AIA COTE Top Ten Toolkit: Phase 1 draft

06-18-2018 15:04

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The AIA COTE Top Ten Toolkit executive summary

Limited access to high-quality, concise, and usable information is a major barrier to the universal adoption of sustainable design. The COTE Top Ten Toolkit is a resource, accessible to all architects, that closes the information gap to designing high performing, equitable, beautiful buildings. The toolkit is designed to provide relevant, general guidance to architects incorporating deep green principles from the beginning of every project.


Development process

The toolkit provides a meta-analysis of the top ten measures. While the measures themselves take the form of questions, patterns for addressing them begin to emerge from winning projects. The toolkit identifies some of the patterns and a talented team of subject matter experts curated the most relevant current resources to support them. 

This draft represents Phase 1 in the process: information is collected and prioritized within the measures. The next phase slated to be completed by 2018, will bring additional refinements and interactive tools. The intent is to keep the resource current and add to it over time. Ultimately, this feedback loop informs refinements to the fundamental measures themselves. Of course, with any effort of this breadth, stuff gets left out or missed entirely. The toolkit development team kindly requests your feedback.


Tate Walker, AIA, Project Co-Lead OPN Architects, Madison, Wisconsin, COTE Advisory Group
Corey Squire, AIA, Project Co-Lead Lake|Flato Architects, San Antonio, Texas, COTE Advisory Group
Anne Hicks Harney, FAIA, Long Green Specs, Baltimore, Maryland
Betsy del Monte, FAIA, Cameron MacAllister Group, Dallas, Texas
David Hincher, AIA, Kieran Timberlake, Philadelphia, Pennsylvania
Gunnar Hubbard, FAIA, Thornton Tomasetti, Portland, Maine, COTE Advisory Group
Helena Zambrano, AIA, Overland Partners, San Antonio, Texas
Mary Ann Lazarus, FAIA, Cameron MacAllister Group, St. Louis, Missouri, COTE Advisory Group
Stephanie Horowitz, AIA, ZeroEnergy Design, Boston, Massachusetts, COTE Advisory Group
Stephen Endy, AIA, Mahlum, Portland, Oregon
Vikram Sami, AIA, Olson Kundig, Seattle, Washington, COTE Advisory Group
Hannah Silver, GBD Architects, Portland Oregon
Z Smith, FAIA,
Eskew+Dumez+Ripple, New Orleans, Louisana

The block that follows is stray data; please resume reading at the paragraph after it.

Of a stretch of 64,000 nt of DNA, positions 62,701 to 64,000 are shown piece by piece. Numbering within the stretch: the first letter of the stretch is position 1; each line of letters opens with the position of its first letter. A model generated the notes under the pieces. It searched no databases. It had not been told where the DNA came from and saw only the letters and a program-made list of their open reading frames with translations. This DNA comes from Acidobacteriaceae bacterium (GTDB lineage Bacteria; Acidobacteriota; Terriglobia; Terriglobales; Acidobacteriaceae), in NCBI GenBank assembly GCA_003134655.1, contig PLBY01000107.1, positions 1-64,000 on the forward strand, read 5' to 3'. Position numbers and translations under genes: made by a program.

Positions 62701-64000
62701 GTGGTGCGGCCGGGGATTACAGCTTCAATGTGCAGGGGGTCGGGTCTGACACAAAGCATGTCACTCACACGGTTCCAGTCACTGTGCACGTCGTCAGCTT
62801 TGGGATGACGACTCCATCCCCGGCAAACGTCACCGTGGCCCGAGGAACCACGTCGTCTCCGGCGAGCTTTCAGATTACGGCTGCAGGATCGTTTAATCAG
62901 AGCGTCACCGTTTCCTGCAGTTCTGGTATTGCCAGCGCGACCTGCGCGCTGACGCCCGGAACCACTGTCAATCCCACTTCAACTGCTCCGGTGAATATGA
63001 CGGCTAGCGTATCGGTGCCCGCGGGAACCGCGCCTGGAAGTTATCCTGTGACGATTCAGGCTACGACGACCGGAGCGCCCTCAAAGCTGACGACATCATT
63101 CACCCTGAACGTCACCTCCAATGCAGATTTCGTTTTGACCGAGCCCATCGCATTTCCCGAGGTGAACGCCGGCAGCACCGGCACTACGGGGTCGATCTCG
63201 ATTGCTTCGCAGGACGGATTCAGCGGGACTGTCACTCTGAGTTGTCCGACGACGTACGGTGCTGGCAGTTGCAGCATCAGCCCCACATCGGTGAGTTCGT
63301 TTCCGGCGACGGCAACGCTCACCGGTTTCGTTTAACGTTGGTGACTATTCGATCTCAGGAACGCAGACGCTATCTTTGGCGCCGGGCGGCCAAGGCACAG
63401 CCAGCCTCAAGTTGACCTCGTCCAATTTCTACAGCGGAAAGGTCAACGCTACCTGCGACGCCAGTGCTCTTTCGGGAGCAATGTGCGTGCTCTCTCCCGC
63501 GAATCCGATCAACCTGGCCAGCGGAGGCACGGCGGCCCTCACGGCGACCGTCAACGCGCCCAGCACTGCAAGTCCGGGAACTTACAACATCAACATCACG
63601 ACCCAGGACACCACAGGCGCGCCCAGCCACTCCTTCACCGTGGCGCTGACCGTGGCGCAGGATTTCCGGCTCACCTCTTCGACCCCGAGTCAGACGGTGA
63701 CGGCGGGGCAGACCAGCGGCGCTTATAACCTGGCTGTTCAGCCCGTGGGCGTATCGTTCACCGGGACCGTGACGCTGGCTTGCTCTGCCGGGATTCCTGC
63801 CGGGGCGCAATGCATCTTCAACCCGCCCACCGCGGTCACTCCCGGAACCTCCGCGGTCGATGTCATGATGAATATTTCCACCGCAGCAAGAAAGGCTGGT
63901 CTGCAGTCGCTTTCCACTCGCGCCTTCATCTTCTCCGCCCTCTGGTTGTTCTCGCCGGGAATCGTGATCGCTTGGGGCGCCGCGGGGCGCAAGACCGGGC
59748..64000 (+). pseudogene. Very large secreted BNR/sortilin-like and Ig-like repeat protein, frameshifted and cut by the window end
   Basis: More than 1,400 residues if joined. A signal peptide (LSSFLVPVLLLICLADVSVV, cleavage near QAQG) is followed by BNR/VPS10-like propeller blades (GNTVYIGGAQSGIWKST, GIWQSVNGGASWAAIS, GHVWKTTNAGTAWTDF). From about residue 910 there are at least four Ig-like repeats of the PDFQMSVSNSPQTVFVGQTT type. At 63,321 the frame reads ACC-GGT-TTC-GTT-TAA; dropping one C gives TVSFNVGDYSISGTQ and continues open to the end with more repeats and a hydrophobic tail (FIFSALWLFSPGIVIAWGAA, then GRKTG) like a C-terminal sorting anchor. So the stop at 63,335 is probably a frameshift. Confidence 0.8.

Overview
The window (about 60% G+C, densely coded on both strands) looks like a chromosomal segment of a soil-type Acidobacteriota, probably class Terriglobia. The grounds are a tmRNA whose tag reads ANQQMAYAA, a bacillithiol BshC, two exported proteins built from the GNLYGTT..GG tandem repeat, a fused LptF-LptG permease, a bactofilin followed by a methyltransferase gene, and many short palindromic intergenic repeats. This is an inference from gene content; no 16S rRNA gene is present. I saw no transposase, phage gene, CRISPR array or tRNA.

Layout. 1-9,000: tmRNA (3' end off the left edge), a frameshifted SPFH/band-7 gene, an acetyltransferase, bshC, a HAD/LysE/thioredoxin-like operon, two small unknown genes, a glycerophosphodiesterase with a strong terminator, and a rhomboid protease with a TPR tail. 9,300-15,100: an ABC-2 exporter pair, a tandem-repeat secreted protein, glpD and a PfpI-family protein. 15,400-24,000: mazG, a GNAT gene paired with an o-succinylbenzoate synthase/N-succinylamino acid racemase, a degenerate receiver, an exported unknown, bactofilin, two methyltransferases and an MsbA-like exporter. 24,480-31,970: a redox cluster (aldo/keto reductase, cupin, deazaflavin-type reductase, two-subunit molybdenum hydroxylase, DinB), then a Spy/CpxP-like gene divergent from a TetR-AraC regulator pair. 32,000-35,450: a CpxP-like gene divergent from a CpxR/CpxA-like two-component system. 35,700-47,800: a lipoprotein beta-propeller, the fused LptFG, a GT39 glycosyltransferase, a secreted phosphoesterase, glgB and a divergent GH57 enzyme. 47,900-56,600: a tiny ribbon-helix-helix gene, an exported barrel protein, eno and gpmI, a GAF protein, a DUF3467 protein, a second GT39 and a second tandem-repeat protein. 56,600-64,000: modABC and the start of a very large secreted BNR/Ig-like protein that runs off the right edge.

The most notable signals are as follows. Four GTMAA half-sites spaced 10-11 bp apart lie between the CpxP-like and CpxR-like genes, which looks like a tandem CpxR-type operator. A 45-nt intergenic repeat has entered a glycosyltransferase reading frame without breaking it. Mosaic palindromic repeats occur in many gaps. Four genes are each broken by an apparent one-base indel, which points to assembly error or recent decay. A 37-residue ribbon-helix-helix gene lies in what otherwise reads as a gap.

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08-31-2018 15:08

Came across this from BuildingGreen email. 
This is useful & thank you for creating.

08-10-2018 21:15

Really enjoying the toolkit, and looking forward to sharing with our Architectural clients! Useful for me as an engineer and consultant, since I'm not really in a position to develop my own recommendations for some of the more intangible sustainable design metrics. Can't wait for more. Keep up the great work!
Read through whole thing and it looks great.  Love the 'if you can only do one thing (or three)' and the light hearted tone.
A few comments (that are just comments, if they have already been discussed, disregard them!)
Pg 14-do you want to add AIA COTE's 'Habits of High Performing Firms'? (Lance)
Pg 16-other ideas: shared parking (day/night), shared vehicles (zipcar), using parking areas for other purposes, design with trees, pathways (pretend people will be there) and then when cars are not there people can use it.
Pg 20- 'turf grass has legitimate applications' Calif, even large sports fields do not have turf grass- they all use synthetic lawns- maybe there are some good synthetic alternatives that allow water to drain through them and are made with better materials?
Pg 23- OLIN  has a  book out regarding how to successfully plant on decks (over structure)  maybe a resource?
Pg 39- 2(c)- radiant heating and cooling (together) works well in dry climates (no condensation) more so than humid ones- we did this in Calif.
Pg 44- maybe #1 should be additives like flyash added to concrete? this is an easy, no cost thing to spec- not sure if it was discussed

Angie Brooks